About that Incubator

When we first started raising chickens I really didn’t know anything about it. Mr. Mims remembers that his grandfather kept chickens, in Greenville. When he was young he once moved a chicken coop for his grandfather and then planted a garden in that spot. We read a few books on the subject, and after Mr. Mims constructed the coop, we took the leap. At the time, when I read about the whole incubator thing, I said to myself, why use an incubator, why not raise chickens the natural, old fashioned way?


Eggs without a broody hen…

We have kept a rooster with our hens for three years now. The idea was that we would raise our own chicks for meat. Now, I can tell you that our rooster has been doing his part of the job, and when I crack an egg, I can see that it is fertilized. But we have had just one broody hen that sat on one egg twice, giving us two chicks in three years. Continue reading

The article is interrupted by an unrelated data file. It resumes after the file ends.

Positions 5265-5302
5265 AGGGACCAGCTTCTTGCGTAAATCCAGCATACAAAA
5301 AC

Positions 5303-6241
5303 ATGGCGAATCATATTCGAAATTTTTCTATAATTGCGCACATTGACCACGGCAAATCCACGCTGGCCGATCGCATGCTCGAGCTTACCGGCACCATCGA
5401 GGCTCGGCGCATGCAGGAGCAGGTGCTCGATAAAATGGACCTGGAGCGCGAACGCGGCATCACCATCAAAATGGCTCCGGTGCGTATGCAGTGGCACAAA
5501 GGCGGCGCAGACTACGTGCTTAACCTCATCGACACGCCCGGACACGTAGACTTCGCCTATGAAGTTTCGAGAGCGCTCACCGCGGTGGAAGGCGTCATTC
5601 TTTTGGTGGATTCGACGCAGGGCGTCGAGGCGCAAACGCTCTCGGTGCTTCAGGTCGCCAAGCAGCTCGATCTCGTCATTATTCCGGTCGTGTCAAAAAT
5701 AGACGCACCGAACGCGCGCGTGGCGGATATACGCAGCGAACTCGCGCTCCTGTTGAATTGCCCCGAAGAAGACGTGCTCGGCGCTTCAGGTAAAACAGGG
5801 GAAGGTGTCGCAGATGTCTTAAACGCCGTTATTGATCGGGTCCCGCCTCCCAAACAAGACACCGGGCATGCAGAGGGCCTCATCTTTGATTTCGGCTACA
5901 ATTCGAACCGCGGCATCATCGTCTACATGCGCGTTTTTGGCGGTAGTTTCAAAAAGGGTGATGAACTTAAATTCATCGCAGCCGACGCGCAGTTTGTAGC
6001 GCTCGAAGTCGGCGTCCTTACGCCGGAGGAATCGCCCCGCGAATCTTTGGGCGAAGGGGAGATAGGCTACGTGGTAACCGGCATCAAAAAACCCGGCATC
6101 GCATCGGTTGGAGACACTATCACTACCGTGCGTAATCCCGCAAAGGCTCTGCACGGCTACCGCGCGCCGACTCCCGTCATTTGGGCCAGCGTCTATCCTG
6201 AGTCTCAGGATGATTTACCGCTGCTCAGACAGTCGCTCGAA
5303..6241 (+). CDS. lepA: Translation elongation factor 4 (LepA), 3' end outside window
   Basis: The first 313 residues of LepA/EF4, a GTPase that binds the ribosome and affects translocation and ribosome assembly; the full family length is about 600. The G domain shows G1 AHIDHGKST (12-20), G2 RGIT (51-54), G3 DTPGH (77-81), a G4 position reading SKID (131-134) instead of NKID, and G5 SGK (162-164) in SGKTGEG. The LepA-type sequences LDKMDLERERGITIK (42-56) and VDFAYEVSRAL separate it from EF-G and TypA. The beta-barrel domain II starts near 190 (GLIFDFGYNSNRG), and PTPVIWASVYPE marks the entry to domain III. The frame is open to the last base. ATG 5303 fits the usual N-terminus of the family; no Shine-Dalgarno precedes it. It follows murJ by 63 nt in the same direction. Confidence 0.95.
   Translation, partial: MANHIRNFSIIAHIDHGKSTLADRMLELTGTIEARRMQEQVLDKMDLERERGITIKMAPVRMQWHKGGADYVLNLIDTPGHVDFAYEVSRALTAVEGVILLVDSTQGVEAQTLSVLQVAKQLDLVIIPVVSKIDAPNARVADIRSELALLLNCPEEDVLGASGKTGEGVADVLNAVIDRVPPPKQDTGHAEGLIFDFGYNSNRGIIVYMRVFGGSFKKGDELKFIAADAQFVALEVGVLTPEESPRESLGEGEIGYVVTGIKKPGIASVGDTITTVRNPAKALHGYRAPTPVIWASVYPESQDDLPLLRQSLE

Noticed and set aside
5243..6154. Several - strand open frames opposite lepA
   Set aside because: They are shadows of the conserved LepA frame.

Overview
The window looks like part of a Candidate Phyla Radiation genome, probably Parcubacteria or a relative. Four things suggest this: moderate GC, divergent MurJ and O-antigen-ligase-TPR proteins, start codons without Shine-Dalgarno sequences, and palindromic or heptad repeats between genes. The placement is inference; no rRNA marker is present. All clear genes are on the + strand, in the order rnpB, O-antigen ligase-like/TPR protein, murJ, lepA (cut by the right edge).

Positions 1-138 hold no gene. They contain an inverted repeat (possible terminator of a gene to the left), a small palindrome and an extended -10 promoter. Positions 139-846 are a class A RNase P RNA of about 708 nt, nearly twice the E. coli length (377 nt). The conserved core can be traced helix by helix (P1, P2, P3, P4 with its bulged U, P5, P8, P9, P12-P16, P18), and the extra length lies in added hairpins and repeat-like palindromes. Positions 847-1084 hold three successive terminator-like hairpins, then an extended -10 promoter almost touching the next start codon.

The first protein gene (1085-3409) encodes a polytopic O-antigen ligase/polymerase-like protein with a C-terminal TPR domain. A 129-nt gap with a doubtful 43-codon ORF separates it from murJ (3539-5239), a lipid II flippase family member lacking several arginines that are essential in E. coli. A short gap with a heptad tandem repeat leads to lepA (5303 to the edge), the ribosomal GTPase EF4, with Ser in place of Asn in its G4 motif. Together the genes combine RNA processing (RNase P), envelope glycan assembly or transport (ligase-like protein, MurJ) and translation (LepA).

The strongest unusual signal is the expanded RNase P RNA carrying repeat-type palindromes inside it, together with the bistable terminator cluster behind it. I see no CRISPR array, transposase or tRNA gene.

Chicken Keeping Honeymoon


Our first blue egg means that one of our Ameraucana hens laid her first egg.

Our first blue egg means that one of our Ameraucana hens laid her first egg.

It seems to me that the more I learn about chickens, the less I know. We took the leap back in May, and have been living with chickens for six months now. We’re still on our chicken honeymoon.

All of our chickens have survived, and the hens have started laying eggs.  We are still excited enough about our eggs for the whole family to keep count of how many we collect each day. Today I collected eight for the first time.

They lay their eggs in the run, and on the floor in the coop, and in the nesting boxes. I come around, rinse them off, and put them in the refrigerator.  I really don’t know which hens are laying the eggs. Yesterday we had our first blue egg, so I know that one of our two Ameraucanas laid her first. Continue reading